A tentative deal by one of Indiana’s largest home health providers to sell a big chunk of its operations to a competitor has unraveled, leaving the fate of more than 100 nurses and home health aides up in the air.
Nightingale Home Healthcare Inc., based in Carmel, confirmed Monday that its planned sale to Alliance Home Health Care of Indianapolis has fallen apart.
Nightingale had been under pressure to wind down operations in Indiana, after months of battling charges from the Indiana State Department of Health that it put patients in harm’s way.
It sought bankruptcy protection in December after the state’s determination prompted the federal Medicare program—the source of most of Nightingale’s $14.8 million in annual revenue—to terminate its contract with the company.
Just a month ago, it looked as if Nightingale’s patients and employees could be smoothly transferred to Alliance, a 25-year-old company with about 125 full-time equivalent employees, including nurses and aides.
The companies had reached a deal to sell Nightingale’s Indiana operations in a transaction that was worth up to $3 million, depending on revenues. Nightingale announced at the time that it found it “necessary to cease operations generally, with the target of transitioning employees and patients … to another qualified provider to ensure continuity of employment for its staff and patient care for its patients.”
But Alliance said Monday it decided to pull out of the deal after doing due diligence and having too many questions about patient count and revenues.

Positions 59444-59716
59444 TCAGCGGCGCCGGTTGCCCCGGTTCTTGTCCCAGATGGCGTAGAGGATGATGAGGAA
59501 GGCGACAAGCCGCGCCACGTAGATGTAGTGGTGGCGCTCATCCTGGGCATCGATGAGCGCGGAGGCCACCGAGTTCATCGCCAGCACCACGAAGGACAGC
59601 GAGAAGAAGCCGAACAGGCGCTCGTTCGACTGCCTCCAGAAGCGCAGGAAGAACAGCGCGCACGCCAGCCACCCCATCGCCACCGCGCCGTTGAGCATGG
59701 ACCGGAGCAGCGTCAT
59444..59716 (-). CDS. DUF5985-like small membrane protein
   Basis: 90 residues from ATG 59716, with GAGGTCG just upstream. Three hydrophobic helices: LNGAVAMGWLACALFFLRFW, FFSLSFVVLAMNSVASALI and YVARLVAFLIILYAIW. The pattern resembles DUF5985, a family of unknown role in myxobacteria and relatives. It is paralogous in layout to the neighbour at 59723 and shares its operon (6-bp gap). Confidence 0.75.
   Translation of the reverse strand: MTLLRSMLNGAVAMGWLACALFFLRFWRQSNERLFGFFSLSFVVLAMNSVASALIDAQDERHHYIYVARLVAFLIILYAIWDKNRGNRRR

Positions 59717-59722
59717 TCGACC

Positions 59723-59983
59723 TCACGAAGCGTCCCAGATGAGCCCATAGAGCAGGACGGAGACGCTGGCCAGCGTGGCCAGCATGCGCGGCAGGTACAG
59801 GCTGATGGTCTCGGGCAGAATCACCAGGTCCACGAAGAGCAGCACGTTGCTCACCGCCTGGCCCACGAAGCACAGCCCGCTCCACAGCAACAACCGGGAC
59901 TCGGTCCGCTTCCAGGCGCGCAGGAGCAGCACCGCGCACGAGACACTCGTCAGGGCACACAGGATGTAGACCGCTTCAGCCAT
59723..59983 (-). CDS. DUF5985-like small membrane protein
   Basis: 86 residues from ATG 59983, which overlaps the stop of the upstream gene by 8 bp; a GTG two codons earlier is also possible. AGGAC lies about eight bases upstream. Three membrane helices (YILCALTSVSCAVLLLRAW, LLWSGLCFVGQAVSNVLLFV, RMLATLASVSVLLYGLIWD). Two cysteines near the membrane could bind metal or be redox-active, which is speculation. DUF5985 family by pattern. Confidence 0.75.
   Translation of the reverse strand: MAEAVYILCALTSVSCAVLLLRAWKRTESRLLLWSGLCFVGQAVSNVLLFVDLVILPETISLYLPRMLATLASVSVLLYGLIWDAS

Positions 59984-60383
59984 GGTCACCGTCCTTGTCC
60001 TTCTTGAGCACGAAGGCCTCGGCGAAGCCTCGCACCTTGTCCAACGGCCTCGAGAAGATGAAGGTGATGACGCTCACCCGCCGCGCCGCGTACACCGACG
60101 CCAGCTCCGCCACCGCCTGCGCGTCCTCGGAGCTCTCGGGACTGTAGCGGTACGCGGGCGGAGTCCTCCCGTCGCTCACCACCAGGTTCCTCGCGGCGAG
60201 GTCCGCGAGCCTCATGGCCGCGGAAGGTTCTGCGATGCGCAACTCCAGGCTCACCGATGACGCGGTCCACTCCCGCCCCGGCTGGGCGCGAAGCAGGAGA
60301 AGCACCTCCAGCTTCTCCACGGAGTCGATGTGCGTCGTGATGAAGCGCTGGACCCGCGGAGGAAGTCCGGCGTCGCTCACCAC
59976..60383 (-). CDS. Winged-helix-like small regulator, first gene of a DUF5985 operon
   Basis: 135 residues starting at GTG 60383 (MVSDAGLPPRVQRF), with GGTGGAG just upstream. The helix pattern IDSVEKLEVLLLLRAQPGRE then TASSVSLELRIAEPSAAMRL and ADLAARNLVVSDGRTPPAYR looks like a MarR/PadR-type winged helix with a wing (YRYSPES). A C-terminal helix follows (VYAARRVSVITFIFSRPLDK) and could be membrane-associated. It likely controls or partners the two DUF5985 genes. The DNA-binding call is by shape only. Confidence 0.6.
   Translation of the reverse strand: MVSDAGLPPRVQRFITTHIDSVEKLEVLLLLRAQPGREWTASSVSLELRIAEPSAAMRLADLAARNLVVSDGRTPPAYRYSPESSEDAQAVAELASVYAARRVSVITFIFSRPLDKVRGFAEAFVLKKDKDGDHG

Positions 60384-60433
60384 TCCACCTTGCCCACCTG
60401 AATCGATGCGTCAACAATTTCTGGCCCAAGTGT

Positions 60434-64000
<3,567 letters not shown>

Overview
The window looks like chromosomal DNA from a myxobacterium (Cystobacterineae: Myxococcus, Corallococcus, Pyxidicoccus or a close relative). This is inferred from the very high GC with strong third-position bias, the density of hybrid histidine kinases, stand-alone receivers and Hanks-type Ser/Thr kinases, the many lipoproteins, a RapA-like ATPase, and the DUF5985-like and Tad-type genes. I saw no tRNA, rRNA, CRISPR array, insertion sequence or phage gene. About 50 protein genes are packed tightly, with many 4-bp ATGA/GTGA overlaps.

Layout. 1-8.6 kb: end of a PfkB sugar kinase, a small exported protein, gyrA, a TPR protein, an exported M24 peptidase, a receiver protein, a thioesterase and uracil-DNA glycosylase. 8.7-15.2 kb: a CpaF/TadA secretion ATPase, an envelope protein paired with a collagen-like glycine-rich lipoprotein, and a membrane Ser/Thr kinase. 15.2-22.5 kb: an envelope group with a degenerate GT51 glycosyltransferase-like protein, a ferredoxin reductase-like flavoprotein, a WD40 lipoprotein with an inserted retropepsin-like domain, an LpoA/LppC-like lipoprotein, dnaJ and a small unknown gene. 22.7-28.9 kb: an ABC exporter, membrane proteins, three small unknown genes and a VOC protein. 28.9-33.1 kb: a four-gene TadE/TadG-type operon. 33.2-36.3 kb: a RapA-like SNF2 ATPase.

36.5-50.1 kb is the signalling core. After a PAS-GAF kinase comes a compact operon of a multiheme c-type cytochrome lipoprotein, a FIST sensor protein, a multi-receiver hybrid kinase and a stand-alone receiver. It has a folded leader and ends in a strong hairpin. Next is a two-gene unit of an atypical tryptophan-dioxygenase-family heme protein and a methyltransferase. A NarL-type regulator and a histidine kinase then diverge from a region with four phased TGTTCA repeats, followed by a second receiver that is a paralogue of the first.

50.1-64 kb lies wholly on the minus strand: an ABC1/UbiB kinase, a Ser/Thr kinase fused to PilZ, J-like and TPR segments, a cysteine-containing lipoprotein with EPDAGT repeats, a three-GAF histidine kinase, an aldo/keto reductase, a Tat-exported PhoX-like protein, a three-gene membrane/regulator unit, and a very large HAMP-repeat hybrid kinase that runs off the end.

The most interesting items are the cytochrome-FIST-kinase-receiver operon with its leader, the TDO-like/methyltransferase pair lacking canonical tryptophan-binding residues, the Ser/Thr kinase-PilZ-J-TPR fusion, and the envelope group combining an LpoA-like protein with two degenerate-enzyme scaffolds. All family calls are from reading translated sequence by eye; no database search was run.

Originally, Alliance expected to pick up about at least 1,200 patients, but that number had shrunk to less than 600 in recent weeks, said Kimberly Bremer, Alliance’s co-owner and director of private duty services.
“Financially, the numbers didn’t make as much sense for us as a business,” she said.
She added: “We’re just sad for the patients. This puts a lot of burden on them to figure out another alternative.”
An attorney for Nightingale disputed that account, saying the company had 800 patients, which “has not been significantly different” from earlier discussions.
“As I understand it, this was an internal issue within Alliance—a disagreement between the owners as to whether this was something they could handle, or maybe they were biting off more than they could chew,” said J. Michael Grubbs, a partner at Barnes & Thornburg.
He forwarded a July 10 email from Janice K. Roberts, CEO of Alliance, to Dr. Dev A. Brar, Nightingale’s CEO, alluding to complications over funding.
“As you were aware, our financial partner was less than understanding of the timing and components involved in making this work,” Roberts wrote to Brar in the email. “We are sad we were not aware of this sooner to find an alternative funding source. Finding this out at such a late date tied our hands. … It is important that you know that the failure of this deal was out of my hands and I wish you the best of luck through this ordeal.”
Nightingale is now giving patients notice that the Indiana operations are closing. The company has already transferred “a few hundred patients” to a variety of other home health care companies.
“They should all be transferred shortly,” Grubbs said.
He said many of Nightingale’s workers would be following their patients to other providers, which he did not name. The company has about 70 full-time employees, 125 part-time employees and 19 contract employees. It was unclear whether all of them would find work with the other providers.
Even as Nightingale shuts down its Indiana operations, it will continue doing business in several other states. According to its website, it also has operations in Arizona, California, Florida, Illinois, Massachusetts, Minnesota, Nevada, Ohio, Pennsylvania and Texas.